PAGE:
Sometimes you can’t beat a nostalgic trip down memory lane.
Others, you look back at the time The Star found out what would happen to Sheffield in a nuclear war.
This is the feature the newspaper ran in the 1980s, focusing on a ‘nuclear family’ in Sheffield and what they and other families like them would need to do in order to survive an atom bomb on the city.
A popular BBC drama, Threads, released in 1984 posed the same question: what would happen to the city in a nuclear event?
Shot on a budget of just £250,000, the film used several Sheffield locations including Sheffield Royal Infirmary and the since-imploded Tinsley Towers.
According to our archives, this feature was written in 1981, at the peak of the Cold War, in which a nuclear attack on Sheffield - a centre of industry - was thought to be a very real threat.
The feature shows the centrepoint being Tinsley - where the factories are - with the immediate blast radius destroying everything in its path, letting loose 300mph winds.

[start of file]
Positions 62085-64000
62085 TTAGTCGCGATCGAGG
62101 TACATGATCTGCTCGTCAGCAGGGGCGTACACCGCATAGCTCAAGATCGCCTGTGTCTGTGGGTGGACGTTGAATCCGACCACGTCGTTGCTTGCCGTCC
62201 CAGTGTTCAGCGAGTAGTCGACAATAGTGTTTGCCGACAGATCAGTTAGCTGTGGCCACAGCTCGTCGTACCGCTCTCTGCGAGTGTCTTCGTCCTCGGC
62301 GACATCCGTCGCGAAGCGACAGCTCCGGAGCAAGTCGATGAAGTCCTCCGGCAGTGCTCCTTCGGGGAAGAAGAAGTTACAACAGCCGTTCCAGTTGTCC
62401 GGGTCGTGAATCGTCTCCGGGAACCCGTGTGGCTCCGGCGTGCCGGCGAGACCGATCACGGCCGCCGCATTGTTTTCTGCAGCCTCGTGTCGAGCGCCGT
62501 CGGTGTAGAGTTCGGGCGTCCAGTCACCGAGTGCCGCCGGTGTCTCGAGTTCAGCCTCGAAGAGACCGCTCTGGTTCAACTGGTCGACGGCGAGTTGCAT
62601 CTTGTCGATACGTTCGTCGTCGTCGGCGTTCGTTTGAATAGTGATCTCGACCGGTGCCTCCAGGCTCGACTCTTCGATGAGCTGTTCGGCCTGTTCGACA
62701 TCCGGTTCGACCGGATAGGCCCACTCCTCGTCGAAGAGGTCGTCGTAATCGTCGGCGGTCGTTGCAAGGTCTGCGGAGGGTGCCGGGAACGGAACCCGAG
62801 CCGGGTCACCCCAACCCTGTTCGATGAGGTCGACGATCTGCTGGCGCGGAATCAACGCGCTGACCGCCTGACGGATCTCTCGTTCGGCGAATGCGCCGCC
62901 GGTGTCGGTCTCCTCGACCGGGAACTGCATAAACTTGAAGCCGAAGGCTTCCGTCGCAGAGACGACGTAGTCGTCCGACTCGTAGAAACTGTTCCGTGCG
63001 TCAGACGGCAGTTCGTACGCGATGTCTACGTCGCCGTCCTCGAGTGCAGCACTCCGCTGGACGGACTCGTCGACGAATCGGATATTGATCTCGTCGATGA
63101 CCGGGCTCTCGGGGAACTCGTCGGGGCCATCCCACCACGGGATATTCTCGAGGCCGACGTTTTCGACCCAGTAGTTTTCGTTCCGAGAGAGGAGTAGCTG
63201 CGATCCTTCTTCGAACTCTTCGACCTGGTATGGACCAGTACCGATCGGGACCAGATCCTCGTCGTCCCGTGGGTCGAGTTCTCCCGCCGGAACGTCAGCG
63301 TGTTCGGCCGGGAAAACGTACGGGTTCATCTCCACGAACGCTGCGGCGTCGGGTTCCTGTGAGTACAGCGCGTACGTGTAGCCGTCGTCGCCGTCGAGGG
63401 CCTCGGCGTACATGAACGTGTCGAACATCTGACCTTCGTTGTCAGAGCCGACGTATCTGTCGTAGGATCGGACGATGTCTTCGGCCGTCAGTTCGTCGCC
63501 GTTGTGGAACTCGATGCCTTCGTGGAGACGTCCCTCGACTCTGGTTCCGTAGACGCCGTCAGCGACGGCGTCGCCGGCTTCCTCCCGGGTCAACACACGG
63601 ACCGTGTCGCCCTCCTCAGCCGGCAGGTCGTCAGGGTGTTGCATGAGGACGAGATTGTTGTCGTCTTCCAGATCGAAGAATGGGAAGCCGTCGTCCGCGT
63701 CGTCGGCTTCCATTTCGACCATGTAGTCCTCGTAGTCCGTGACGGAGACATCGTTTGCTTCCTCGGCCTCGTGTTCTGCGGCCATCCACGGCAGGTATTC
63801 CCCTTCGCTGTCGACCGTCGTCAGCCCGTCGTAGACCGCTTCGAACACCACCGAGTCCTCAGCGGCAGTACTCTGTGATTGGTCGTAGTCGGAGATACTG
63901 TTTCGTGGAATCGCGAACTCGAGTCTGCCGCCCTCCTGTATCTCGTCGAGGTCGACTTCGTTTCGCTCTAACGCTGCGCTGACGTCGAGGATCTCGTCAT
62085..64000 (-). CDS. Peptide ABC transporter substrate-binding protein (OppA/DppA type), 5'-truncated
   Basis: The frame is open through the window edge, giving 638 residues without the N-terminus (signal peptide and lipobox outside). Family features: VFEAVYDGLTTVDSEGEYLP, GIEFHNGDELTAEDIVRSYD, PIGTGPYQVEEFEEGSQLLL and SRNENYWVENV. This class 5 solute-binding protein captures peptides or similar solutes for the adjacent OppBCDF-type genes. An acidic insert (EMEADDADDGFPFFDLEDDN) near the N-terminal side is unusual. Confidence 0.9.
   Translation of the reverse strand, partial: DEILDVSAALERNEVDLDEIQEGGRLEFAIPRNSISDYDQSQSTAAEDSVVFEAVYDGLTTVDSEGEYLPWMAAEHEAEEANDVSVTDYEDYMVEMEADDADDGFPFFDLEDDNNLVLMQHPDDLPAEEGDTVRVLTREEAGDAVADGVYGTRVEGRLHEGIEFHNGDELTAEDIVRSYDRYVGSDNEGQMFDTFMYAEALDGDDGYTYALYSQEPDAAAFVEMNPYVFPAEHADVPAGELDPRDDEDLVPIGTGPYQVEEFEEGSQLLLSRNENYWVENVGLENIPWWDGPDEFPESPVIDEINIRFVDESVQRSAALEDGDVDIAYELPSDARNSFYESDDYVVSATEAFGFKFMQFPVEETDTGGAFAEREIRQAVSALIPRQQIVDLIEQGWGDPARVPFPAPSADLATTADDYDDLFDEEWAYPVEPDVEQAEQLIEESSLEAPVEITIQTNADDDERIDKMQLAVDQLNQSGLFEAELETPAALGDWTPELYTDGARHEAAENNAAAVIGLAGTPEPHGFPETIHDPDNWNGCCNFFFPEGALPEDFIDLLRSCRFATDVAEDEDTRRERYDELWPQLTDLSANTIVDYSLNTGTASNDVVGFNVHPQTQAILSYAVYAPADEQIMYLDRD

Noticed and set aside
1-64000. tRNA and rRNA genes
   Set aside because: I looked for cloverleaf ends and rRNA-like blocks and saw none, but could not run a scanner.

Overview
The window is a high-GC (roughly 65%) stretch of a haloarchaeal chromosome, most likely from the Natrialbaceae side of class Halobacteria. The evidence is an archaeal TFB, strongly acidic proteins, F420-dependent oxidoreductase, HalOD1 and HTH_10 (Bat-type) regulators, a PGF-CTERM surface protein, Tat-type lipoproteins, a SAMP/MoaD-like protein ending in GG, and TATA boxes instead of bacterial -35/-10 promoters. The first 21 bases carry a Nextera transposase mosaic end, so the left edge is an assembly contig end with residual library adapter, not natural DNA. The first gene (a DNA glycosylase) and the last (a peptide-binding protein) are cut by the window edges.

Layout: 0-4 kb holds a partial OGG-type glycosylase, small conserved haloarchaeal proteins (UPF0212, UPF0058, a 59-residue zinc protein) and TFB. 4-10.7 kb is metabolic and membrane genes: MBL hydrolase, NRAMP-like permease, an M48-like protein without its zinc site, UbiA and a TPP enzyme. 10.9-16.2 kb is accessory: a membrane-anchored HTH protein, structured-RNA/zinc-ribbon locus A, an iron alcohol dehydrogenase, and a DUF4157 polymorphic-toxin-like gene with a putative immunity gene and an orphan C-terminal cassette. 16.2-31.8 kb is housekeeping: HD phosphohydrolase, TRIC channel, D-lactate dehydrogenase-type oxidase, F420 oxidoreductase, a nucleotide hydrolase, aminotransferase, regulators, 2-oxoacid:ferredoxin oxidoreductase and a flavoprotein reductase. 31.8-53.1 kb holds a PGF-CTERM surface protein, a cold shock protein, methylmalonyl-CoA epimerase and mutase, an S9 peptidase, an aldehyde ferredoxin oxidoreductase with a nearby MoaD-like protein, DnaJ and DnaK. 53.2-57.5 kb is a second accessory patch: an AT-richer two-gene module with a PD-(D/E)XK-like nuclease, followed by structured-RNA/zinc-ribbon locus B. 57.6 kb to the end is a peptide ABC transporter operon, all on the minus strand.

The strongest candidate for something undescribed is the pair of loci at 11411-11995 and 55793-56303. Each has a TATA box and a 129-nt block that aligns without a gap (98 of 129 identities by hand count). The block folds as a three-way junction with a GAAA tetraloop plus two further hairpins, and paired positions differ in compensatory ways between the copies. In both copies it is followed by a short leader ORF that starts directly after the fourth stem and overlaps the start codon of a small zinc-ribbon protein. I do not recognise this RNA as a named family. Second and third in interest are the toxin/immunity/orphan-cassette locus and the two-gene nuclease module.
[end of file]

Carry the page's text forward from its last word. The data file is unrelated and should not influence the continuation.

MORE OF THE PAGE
Everything in zone A and B in the photo above would be smashed, in zone A around Tinsley and Attercliffe, 300pmh winds would destroy homes completely and block roads.
In zone B, the city centre, there would be 190mph winds and heavy irreparable damage to houses, including most of Rotherham.
Zone C would cover most of the outskirts of the city on the other side, with heavy to medium damage to houses. Roads would be passable with some difficulty.
Finally, zone D, covering Barnsley, Mexborough and Derbyshire, would have windows broken and damaged tiles etc, but otherwise would escape relatively unscathed.
Even in the areas where you might be OK - like Chesterfield and Doncaster - radiation would then spread across all of South Yorkshire, depending on wind direction.
Thankfully, it doesn’t seem too likely, but perhaps this handy graphic can be of some comfort in future...